Munger-based Bishwanath Singh Institute of Legal Studies (BSILS) and Tilka Manjhi Bhagalpur University (TMBU), to which the institute is affiliated to, have locked horns over the LLB degree of Delhi’s Law Minister Jitender Singh Tomar.
While BSILS said Tomar was enrolled as a “student in 1994 and had dropped a year to finally get the law degree in 1999”, TMBU said the Munger law institute had not yet provided any document to support its claims. TMBU said BSILS, which used to get only temporary affiliation, did not have uninterrupted affiliation between 1994 and 1998 – the period during which Tomar claimed to have got his three-year course degree.
A petition filed in the Delhi High Court has challenged the veracity of Tomar’s law degree.
BSILS principal Dr R K Mishra told The Indian Express, “With TMBU already saying a lot of things against us, it will not be proper for me to say anything publicly. We have got a month’s time to submit related documents in the court. But I can say one thing that Tomar was enrolled as a student in my college.”
BSILS’ head clerk K N Singh said while they had “due affiliations to TMBU” during 1994-98, the university had been saying otherwise. “The entire controversy is over the migration certificate Tomar produced to TMBU.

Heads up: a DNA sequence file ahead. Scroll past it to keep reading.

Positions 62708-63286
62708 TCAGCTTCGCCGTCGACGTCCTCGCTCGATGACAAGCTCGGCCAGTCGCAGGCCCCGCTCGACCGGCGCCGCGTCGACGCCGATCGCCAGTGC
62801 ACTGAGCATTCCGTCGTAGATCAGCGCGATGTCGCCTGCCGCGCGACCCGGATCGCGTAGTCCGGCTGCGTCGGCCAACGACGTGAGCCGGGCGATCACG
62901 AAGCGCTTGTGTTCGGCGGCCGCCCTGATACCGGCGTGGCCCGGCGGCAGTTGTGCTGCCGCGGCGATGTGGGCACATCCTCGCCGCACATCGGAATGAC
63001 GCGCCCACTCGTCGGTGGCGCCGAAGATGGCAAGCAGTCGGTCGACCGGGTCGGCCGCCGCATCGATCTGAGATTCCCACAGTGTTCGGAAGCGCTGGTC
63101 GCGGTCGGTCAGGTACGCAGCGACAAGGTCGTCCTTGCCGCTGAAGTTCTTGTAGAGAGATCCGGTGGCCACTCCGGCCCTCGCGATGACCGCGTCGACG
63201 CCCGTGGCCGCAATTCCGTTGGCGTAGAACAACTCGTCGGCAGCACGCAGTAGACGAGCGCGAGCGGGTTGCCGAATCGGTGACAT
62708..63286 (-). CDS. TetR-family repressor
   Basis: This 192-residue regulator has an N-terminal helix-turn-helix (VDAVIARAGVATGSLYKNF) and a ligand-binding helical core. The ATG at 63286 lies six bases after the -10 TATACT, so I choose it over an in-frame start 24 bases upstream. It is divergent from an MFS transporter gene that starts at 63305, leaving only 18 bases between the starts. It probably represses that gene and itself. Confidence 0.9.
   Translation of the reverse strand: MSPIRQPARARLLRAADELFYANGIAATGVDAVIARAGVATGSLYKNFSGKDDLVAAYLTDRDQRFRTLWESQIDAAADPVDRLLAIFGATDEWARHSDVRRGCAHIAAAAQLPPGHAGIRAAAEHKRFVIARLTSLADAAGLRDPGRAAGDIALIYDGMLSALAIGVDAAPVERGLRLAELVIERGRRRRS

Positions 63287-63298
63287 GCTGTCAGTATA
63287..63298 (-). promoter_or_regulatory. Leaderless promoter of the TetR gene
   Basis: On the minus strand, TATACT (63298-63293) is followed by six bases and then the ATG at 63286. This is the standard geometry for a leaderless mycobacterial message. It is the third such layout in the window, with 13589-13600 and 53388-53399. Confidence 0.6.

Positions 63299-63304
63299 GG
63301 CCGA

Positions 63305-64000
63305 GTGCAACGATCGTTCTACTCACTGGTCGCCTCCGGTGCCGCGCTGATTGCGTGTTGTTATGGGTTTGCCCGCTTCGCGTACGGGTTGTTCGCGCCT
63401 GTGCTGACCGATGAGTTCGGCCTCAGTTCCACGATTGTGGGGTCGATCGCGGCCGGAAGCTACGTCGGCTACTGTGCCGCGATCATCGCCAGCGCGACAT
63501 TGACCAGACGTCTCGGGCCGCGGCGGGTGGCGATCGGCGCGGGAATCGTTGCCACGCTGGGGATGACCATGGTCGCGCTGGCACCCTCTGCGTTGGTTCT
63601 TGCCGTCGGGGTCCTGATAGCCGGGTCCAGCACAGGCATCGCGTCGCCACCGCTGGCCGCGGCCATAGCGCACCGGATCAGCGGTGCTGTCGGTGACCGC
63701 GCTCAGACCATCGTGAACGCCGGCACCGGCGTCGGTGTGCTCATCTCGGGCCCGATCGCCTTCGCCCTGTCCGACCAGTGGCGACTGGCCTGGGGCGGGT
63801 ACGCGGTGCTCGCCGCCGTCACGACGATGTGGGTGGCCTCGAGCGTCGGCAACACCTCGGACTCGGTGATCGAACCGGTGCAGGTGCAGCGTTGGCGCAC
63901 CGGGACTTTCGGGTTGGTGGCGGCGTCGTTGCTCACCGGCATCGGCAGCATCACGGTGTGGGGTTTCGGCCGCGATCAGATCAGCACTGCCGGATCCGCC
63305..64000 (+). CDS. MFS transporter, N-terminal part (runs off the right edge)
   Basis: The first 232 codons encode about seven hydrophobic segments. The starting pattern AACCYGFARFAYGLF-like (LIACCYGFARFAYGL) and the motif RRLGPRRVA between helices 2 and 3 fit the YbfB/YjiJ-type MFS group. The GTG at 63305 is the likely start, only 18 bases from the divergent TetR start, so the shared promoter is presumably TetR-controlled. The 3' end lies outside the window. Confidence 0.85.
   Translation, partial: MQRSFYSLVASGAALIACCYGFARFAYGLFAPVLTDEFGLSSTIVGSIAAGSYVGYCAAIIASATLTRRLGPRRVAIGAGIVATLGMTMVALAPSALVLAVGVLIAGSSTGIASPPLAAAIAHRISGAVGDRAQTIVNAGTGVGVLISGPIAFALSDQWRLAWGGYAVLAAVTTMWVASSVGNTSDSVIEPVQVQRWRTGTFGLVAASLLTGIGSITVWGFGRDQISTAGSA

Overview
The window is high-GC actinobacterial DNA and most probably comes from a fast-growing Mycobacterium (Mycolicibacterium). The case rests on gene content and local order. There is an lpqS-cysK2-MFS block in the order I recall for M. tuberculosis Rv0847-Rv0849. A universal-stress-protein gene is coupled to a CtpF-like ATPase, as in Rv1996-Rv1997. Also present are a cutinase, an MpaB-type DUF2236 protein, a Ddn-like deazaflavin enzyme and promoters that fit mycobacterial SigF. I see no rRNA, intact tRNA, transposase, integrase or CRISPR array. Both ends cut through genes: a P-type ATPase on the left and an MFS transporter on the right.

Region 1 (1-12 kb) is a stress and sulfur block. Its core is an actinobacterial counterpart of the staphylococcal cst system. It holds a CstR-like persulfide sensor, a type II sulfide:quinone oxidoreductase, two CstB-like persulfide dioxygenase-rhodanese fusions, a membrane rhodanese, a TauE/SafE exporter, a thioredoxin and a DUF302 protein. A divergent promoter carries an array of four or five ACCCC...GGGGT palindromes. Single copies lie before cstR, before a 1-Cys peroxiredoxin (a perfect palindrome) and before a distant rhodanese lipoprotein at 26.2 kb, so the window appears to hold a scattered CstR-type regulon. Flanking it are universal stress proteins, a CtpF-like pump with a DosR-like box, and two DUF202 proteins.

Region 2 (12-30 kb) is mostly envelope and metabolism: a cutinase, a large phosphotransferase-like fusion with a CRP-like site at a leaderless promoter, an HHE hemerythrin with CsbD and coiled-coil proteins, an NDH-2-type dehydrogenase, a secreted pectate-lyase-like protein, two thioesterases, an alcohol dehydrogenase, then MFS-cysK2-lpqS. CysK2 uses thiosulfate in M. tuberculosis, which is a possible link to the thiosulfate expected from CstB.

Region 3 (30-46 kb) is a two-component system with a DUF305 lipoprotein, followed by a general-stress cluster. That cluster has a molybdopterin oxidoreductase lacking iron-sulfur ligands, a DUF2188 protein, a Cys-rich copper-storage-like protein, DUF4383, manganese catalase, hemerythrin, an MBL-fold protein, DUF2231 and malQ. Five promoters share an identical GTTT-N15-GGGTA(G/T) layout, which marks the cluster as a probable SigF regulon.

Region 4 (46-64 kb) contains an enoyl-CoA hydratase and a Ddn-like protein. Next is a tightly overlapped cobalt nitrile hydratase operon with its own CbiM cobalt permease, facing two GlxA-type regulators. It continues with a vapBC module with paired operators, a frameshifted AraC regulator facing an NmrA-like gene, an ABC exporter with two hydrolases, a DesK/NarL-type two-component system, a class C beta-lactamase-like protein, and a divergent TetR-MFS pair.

While Tomar did his graduation from a Faizabad university, he had produced the migration certificate from Bundelkhand university. It is quite possible the student had got enrolled in some course in Bundelkhand university after his graduation. But TMBU finds it improper as admission to our institute should have Faizabad university’s migration certificate. As for us, there is no controversy, but it is TMBU that has taken a stand against us,” Singh said.
Asked if BSILS had affiliation to TMBU during 1994-98, Singh said if there was no affiliation, how did the university allow students to appear for examinations.
Ram Sharan Mishra, one of the founder members of BSILS who taught at the institute until early 1990s, however, said BSILS was “the easiest place for lawyer aspirants across the country to get degrees from. “It was a private college and did not have building in its name to get affiliation for many years until it got its own building and affiliation in 1985. One session used to have 250-300 students. It was the easiest place for people to get law degrees without hassle,” he said.
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